Golden Jubilee for a Hallowed Hall

Posted: July 20, 2012 in Cabaret, Culture, Entertainment, Music, New York City, Nightlife, Performance, Uncategorized

In 1985, cabaret unwittingly found a new fair-haired boy in their midst. Kevin Scott Hall had arrived in New York City from Maine in his early twenties, and seemingly wasted no time in establishing himself  as a permanent and powerful presence in piano bar and on stage. Nearly three decades later, armed with an endless arsenal of tenacity and staying power besides bucketfuls of talent in a variety of areas, Hall has evolved from a vibrant singer and recording artist (including the CDs Live at Middle, New Light Dawning and Holiday Spirit) to a respected university lecturer, vocal coach and teacher (he created the That Singing Feeling workshop), cabaret columnist for EDGENewYork.com, and even a published novelist with his book Off the Charts! Having turned fifty merely two weeks ago from the time of this writing, he also announced what will sadly be his very last cabaret act ever, which premiered at Don’t Tell Mama on Wednesday, July 18th as a birthday celebration and plays its second show on Saturday, July 21st. If the gods are kind, however, someone will convince him that this can’t be the last time. It’s a brilliant presentation beyond words; Hall retains his marvelous pop/rock sensibility as always and simply dazzles. His voice hasn’t lost one micro-ounce of its glorious tenor timbre lo these many years, and clearly he can still wrangle a tune with the best of them, whether Joe Flood’s “I’m In a Hole,” “Come to Me as a Bird” by Julie Gold, Carrie Underwood’s “Last Name,” or “True to Yourself” by Karen Benedetto. He’s aided as always by the spectacular Clare Cooper at the piano as well as Steve Marks on bass, Bernice “Boom-Boom” Brooks on percussion, and Allison Mickelson and Alex Bertrand-Price on background vocals. And the show isn’t without its angst-ridden moments; he recounts making headlines as a stabbing victim in Hell’s Kitchen in 1994. But the show as a whole is a true celebration of the glorious person that is Kevin Scott Hall, and indeed should be witnessed by all who can attend the 6 PM show. He also somehow found the time to grant us an interview in the midst of his busy schedule:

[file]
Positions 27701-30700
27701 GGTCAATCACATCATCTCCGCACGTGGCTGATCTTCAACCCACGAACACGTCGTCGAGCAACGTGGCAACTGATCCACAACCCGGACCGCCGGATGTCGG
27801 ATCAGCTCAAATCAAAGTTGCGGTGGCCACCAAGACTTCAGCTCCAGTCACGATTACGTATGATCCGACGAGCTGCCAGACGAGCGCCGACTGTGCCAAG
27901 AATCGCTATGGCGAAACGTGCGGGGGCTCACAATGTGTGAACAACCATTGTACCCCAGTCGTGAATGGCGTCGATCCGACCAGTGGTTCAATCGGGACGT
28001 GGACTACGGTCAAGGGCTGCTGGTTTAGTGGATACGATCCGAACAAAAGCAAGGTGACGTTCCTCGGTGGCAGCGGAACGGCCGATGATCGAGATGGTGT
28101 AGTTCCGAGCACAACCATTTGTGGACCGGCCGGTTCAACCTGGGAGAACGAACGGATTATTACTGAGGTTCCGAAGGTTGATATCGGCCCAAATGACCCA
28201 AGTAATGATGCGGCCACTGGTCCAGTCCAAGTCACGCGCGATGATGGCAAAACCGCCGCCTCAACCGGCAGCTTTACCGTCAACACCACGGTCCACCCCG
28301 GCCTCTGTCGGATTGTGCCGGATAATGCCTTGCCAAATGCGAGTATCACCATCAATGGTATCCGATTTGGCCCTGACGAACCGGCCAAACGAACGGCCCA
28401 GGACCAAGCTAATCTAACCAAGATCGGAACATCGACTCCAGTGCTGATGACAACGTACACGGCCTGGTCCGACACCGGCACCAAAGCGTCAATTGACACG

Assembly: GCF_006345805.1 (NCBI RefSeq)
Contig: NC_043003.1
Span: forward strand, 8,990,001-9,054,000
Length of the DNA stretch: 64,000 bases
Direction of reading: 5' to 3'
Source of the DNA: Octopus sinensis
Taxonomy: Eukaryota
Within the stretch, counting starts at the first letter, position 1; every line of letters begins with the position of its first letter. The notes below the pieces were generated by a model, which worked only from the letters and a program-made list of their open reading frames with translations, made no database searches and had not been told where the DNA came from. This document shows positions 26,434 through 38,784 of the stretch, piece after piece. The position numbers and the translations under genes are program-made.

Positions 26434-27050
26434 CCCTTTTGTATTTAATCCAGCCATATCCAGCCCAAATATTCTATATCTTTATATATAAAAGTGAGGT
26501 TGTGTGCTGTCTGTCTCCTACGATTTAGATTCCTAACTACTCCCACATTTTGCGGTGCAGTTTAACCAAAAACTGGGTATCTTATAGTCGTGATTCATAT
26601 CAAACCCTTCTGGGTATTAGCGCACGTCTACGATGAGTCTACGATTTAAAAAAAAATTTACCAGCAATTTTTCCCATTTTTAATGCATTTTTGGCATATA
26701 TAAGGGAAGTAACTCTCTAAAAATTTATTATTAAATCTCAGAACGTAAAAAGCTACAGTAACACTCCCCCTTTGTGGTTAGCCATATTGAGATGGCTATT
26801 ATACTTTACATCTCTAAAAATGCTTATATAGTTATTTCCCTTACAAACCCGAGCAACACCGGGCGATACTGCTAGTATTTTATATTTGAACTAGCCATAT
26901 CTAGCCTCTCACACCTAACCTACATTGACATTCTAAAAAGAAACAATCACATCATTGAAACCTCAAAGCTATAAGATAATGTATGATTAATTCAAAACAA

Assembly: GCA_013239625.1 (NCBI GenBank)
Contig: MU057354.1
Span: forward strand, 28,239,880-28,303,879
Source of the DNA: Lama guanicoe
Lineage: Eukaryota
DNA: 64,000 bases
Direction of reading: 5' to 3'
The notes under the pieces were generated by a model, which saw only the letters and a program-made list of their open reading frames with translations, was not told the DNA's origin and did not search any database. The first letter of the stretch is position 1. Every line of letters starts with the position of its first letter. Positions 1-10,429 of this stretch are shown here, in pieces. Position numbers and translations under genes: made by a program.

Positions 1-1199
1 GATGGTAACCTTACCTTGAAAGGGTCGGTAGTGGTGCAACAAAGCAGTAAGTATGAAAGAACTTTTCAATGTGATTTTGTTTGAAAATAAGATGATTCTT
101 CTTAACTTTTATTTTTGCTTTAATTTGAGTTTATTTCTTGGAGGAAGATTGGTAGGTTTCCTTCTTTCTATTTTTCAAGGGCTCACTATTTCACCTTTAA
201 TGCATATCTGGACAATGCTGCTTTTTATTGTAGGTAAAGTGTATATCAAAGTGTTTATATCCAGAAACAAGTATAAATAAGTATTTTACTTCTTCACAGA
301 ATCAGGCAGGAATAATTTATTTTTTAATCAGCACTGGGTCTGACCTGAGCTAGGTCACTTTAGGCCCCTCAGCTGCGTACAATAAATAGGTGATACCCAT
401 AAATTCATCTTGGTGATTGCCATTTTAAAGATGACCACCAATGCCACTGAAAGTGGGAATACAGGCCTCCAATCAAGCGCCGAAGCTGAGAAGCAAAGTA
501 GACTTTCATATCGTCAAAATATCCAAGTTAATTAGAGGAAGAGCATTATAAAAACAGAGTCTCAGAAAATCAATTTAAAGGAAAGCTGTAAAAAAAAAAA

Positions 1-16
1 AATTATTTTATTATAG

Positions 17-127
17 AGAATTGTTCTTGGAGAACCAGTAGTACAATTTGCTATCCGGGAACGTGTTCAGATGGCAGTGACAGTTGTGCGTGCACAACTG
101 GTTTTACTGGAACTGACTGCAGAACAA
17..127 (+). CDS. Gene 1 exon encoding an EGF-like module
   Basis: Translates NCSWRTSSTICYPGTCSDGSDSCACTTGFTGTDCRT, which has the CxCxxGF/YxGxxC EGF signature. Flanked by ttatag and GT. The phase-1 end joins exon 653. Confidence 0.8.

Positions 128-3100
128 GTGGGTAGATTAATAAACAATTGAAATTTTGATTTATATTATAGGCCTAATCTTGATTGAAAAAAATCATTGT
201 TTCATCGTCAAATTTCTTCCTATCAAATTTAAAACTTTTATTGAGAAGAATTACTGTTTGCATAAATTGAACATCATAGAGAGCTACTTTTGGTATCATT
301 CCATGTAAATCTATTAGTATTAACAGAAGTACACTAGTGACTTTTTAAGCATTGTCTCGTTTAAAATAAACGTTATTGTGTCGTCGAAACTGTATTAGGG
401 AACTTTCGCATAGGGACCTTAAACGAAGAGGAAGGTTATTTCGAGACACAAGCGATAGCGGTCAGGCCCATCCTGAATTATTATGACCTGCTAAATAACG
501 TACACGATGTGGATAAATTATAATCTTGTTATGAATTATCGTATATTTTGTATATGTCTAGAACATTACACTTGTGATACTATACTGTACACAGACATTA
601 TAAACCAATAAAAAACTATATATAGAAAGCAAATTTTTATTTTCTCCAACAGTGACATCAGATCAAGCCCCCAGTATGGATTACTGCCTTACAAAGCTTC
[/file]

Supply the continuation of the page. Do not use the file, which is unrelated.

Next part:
ANDREW MARTIN: We can all assume that when you were growing up in Maine that a career in performance was a focus of yours. But was cabaret something you always wanted to do? What drew you to it?

KEVIN SCOTT HALL: That was actually not true, at first. I was so shy and, frankly, bullied, that I was afraid to get involved in anything at school. I was just biding my time. I was a writer first. However, I did like listening to 45 rpm records and American Top Forty with Casey Kasem every week. And my father played–and still plays–piano, so he gave us an education in standards. There were a lot of parties around that piano, so it was like growing up with a piano bar in the house. I didn’t really have theater aspirations until I was in college and decided to try out for a play, Charley’s Aunt, and got the small but comic role of Brassett, the butler. Then I got the bug. Later, after moving to New York, I was drawn to the piano bars. I guess in some ways it reminded me of home. And I stayed there!

AM: Can you describe what it was like when you first got to New York, and why you almost immediately immersed yourself in cabaret?

KSH: Well, I found the whole auditioning thing to be very lonely. You wait around for hours to sing sixteen bars of a song, and there’s all this fake camaraderie in the hallways. But in cabaret, I could do what I wanted to do, and I was allowed to try and fail and try and fail and sometimes succeed! It’s also very personal and intimate, and that’s more my groove.

AM: Why do you choose the songs you do? You seem to have always had a pop/rock-based sensibility as an artist, but what is that based on?

KSH: Yes, growing up in small New England towns, I did not listen to theater recordings. I had to really catch up on that when I got to New York. My father played standards and I knew some, but I had no idea where they came from. I grew up on radio and, you know, back in the ’70s what was great about radio was that you could have a pop song, a country song, and an R&B song playing on the same station. You don’t find that anymore and, to me, that’s not progress. I still listen to what the kids are listening to, though. There are a few great songs being written and we as cabaret artists can bring them out.

AM: What drew you to start working with Clare Cooper as a musical director?